What Are Foreign Currency Effects?
Foreign currency effects are gains or losses on foreign investments due to changes in the relative value of assets denominated in a foreign currency. A rising domestic currency means foreign investments will have lower returns when converted back to the local currency. On the other hand, a declining home country currency will increase the domestic currency returns of foreign investments.
- Foreign currency effects are gains or losses on foreign investments due to changes in the relative value of assets denominated in a foreign currency.
- An investor will gain the most when the value of their international investment goes up along with the currency.
- Foreign currencies can amplify losses as well as gains.
- Currency-hedged ETFs allow retail investors to take positions in foreign stocks and bonds without having to worry about foreign currency effects.
Understanding Foreign Currency Effects
Foreign investments are complicated by currency fluctuations and conversions between countries. A high-quality investment in another nation may lose money because that country's currency declined. Foreign-denominated debt used to purchase domestic assets has also led to bankruptcies in many emerging market economies.
Movements in currencies can have a substantial impact on the returns from foreign investments. Investing in securities that are denominated in an appreciating currency can boost total returns. However, investing in securities denominated in a depreciating currency can reduce profits.
Commodity markets are also impacted by foreign currency effects, especially the strength of the U.S. dollar. Most commodities are priced in U.S. dollars, so they may see significantly decreased global demand when that currency is strong. This lower demand can directly impact earnings for commodity producers.
When investing in foreign securities, returns are impacted by both the performance of the primary investment itself and the foreign currency. Some investors seek opportunities to align the foreign currency effect with bull markets in stocks. Others, who have less knowledge of currency markets or lower risk tolerance, attempt to reduce the foreign price effect.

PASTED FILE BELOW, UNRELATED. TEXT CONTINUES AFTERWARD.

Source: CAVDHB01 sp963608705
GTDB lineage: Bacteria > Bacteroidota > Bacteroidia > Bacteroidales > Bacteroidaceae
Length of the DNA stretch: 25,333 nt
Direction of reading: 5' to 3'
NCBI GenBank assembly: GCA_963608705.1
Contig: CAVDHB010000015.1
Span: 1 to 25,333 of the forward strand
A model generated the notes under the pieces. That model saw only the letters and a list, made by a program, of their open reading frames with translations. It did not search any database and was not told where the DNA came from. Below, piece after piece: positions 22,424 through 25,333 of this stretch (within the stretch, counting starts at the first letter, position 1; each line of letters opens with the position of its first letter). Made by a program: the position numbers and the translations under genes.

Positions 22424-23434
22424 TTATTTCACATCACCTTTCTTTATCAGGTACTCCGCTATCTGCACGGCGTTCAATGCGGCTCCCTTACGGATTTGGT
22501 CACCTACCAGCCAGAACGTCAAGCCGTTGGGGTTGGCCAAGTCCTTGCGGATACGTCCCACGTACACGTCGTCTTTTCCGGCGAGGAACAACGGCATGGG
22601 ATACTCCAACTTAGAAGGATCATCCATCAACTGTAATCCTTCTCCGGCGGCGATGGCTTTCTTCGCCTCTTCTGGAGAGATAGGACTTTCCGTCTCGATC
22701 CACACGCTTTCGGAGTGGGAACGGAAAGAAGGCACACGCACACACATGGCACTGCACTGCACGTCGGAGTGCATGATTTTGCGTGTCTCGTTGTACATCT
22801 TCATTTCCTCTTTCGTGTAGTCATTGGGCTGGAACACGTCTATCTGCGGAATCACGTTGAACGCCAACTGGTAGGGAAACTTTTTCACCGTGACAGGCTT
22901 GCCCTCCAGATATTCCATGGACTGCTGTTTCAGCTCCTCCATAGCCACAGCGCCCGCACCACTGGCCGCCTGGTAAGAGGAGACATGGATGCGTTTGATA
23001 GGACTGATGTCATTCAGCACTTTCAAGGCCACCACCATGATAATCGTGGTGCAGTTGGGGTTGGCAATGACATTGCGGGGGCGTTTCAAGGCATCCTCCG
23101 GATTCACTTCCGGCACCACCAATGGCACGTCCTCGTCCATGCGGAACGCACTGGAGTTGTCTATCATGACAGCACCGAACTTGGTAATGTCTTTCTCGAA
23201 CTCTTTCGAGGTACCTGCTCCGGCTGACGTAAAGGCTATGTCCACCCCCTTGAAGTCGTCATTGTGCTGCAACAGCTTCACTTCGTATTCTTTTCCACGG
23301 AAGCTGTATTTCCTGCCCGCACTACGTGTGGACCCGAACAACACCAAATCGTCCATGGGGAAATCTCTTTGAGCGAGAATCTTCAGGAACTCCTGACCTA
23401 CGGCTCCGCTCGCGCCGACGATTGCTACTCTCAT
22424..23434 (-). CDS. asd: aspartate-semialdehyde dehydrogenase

Advantages of Foreign Currency Effects
An investor will gain the most when the value of their international investment goes up along with the currency. Although the risk is higher, there is also more potential for profit. During many periods, major stock markets and their currencies have moved in the same direction.
A bullish stock market often attracts foreign investors and strengthens the currency, but the process can go too far. For example, the strength of the Japanese yen and the Nikkei reinforced each other during the 1980s. However, the growing value of the yen undermined the international competitiveness of Japanese companies, and the Nikkei eventually fell. Foreign investors suffered less during the crash because the continuing appreciation of the yen partially offset declines in the Nikkei.
In emerging markets, currency appreciation is often part of the development process. Most developing countries have much higher average incomes in purchasing power parity terms than they do in U.S. dollar terms. That can be an indication of an undervalued currency. The emerging nation usually grows more fiscally responsible and domestic prices become more stable as development proceeds. The developing country's currency gets less risky, so it appreciates. Investors in emerging markets can get a double gain. The first gain is from the growth of emerging stock markets, while the second is from the strengthening of their currencies.
Disadvantages of Foreign Currency Effects
Foreign currencies can amplify losses as well as gains. Between 2010 and 2019, U.S. stocks and the U.S. dollar both tended to outperform in international markets. As a result, Americans investing in foreign markets often had to deal with lower returns from stocks and currency losses at the same time.
International investors may choose to hedge against risks from undesired movements in foreign currencies. They may hedge because they are bullish on a foreign company or stock index and bearish on the country's currency. Some investors believe that while stocks will gain in the long run, foreign currency movements are fundamentally unpredictable. If that belief is true, then currency risk is an uncompensated risk, which is highly undesirable. Finally, the investor may want the benefits of international diversification but lack an understanding of foreign currency price movements.
Investors should not think that currency hedging is only for sophisticated or wealthy investors. Currency-hedged ETFs allow retail investors to take positions in foreign stocks and bonds without having to worry about foreign currency effects. One can buy these exchange-traded funds (ETFs) just as easily as one can purchase shares in a domestic firm.
A Real World Example
For example, the German DAX stock index reached record highs during the first quarter of 2015. However, Americans who invested in the DAX during that time would have seen their profits hit by the plunging euro. A comeback in the euro during 2017 produced good returns for Americans investing in the DAX, even though the index itself was mostly unchanged.